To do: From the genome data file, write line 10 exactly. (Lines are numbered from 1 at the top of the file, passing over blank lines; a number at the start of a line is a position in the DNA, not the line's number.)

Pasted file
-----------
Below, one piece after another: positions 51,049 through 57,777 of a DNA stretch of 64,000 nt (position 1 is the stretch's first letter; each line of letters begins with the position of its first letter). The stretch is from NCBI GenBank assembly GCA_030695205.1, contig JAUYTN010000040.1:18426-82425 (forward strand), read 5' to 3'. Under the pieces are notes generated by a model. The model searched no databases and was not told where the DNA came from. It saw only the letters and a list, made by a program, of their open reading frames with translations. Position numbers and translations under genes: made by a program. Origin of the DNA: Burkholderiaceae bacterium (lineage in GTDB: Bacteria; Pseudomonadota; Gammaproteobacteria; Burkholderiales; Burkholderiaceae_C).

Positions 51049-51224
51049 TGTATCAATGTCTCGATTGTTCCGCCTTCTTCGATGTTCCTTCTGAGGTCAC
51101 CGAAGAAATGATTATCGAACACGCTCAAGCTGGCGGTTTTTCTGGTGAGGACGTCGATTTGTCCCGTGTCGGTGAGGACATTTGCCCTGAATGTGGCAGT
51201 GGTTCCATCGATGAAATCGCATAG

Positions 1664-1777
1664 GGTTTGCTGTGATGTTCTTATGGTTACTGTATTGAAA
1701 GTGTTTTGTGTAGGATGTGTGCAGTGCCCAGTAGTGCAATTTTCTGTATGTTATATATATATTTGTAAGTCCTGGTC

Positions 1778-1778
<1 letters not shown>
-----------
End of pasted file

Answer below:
<1 letters not shown>